The former British athlete Sir Roger Bannister is best known as being the first athlete to run a sub 4-minute mile.
His remarkable achievement took place in the middle of his tough medical studies and with the bare minimum of training, just 30 minutes per day, giving us an idea of what an outstanding athlete he really was. We can only imagine what great things he could have accomplished if he had stayed in athletics.
At the 1952 Olympics in Helsinki, Bannister set a new British record in the 1500 metres. He was fourth, but all the runners in the race had broken the previous Olympic record. Bannister would likely have won if he had been a full-time athlete with a stronger training regime, but he refused to postpone his medical training which he saw as his real ‘calling’ in life.
Being just one place off the medals at the Olympics gave Sir Roger the confidence that he could still run a sub 4-minute mile. His opportunity came on 6th May 1954 at Iffley Road track in Oxford, UK. Accompanied by fellow Olympic athletes Chris Chattaway and Chris Brasher as pacemakers, Bannister won the mile race in 3 minutes, 59.4 seconds. Roger Bannister’s record was just point six of a second below 4 minutes, and it lasted just 46 days before being beaten by Australian John Landy on 21st June 1954 at an international meeting at Turku, Finland. Despite Landy’s record being a full two seconds under four minutes and lasting for over three years, Roger Bannister is still the name everybody remembers because his record came first.
Still only in his mid twenties, Bannister retired from athletics and went on to become an internationally renowned neurologist and the Master of Pembroke College at Oxford University. When asked whether the 4-minute mile was his proudest achievement, he said that he actually felt more proud of his contribution to academic medicine through research into the responses of the nervous system. Roger was a man of the people, a caring, compassionate doctor of medicine, and a follower of Jesus Christ.
Although a lifelong churchgoer, Roger’s parents were Unitarians, not Trinitarian Christians. The Christian Church across the world has, from its inception, always believed that God is three-in-one, consisting of God the Father, God the Son (Jesus Christ), and God the Holy Spirit. The early Christian Church, basing their doctrine on the words and ministry of Jesus Christ, and of the first Disciples, came up with the word ‘Trinity’ to describe very simply the belief in God as Father, Son and Holy Spirit. The early church Council of Nicea agreed on a wording to describe Christian beliefs in the Godhead. They stated,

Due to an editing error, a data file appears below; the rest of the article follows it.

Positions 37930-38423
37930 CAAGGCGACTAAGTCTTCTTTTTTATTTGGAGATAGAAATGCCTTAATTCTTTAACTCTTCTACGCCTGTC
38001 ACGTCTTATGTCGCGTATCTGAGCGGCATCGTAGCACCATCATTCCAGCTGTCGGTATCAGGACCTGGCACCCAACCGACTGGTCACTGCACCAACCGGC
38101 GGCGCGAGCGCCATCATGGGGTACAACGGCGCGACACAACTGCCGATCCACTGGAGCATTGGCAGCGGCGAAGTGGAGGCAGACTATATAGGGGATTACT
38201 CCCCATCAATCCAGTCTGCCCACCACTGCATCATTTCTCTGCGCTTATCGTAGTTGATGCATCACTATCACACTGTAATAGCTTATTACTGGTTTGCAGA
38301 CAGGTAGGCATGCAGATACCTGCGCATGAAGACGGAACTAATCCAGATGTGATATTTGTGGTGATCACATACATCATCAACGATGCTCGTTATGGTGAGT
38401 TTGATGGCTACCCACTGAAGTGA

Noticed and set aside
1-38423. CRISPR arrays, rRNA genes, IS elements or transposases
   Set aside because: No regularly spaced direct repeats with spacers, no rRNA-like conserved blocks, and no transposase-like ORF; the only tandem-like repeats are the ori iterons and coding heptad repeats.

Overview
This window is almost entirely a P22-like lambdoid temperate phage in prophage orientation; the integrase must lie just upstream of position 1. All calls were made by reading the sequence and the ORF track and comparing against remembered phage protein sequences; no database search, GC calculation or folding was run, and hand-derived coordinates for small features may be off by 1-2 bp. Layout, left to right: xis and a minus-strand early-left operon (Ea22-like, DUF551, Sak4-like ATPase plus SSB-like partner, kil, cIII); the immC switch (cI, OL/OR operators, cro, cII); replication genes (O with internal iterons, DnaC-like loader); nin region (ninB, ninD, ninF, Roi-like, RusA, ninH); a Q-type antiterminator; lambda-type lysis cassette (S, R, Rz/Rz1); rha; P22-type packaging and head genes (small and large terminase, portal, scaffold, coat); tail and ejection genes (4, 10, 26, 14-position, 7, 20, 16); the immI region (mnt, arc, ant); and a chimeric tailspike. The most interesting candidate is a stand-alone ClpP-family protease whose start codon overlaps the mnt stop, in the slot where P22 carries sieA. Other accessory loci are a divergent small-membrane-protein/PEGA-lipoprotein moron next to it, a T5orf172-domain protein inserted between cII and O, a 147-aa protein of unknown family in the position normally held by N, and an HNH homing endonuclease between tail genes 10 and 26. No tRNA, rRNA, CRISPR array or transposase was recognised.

”We believe in one God, the Father Almighty, Maker of heaven and earth, and of all things visible and invisible. And in one Lord Jesus Christ, the only-begotten Son of God, begotten of the Father before all worlds, Light of Light, very God of very God, begotten, not made, being of one substance with the Father; And in the Holy Ghost, the Lord and Giver of life, who proceeds from the Father, who with the Father and the Son together is worshiped and glorified, who spoke by the prophets…” (Niceno-Constantinopolitan Creed.)
So, although Sir Roger had been raised in the Unitarian tradition by his parents, he became friends with the Rev John Stott, the world renowned evangelical Rector of All Souls’ church in Langham Place, London. Through this friendship, and their regular discussion together, Roger realised that his understanding of the Christian faith had been incomplete. He came to embrace the Trinitarian doctrine of the universal Christian church and personally accepted Jesus Christ as his Saviour, his Lord, and his God. Sir Roger realised that this is what the New Testament teaches and he chose to be baptised into the Anglican Church by his good friend and mentor John Stott. Sir Roger’s daughter, Rev Charlotte Bannister-Parker, an associate priest at the Oxford University Church of St Mary the Virgin, relates;
“John became a friend and baptised my father at All Souls’. Both of his great running companions of the track and dear friends Chris Chataway and Chris Brasher were his sponsors.”
Sir Roger was a lifelong church-going Christian. Rev Charlotte says that she read prayers, psalms, and hymns with her father at his bedside shortly before he died. She adds,
“All his life, my father attended church. He said it brought him peace, especially in his hectic years as a junior doctor and young father. In his later years, he thought deeply about faith, science, and philosophy.”
Sir Roger retired as Master of Pembroke College in 1993, but he continued to attend the University Church in Oxford. He died in 2018 aged 88.
Story by Ralph Burden
Photo: Roger Bannister running the first sub 4-minute mile on 6th May 1954, Iffley Road track stadium, Oxford, UK. Photo attribution: Creative Commons Share Alike 2.0 Generic.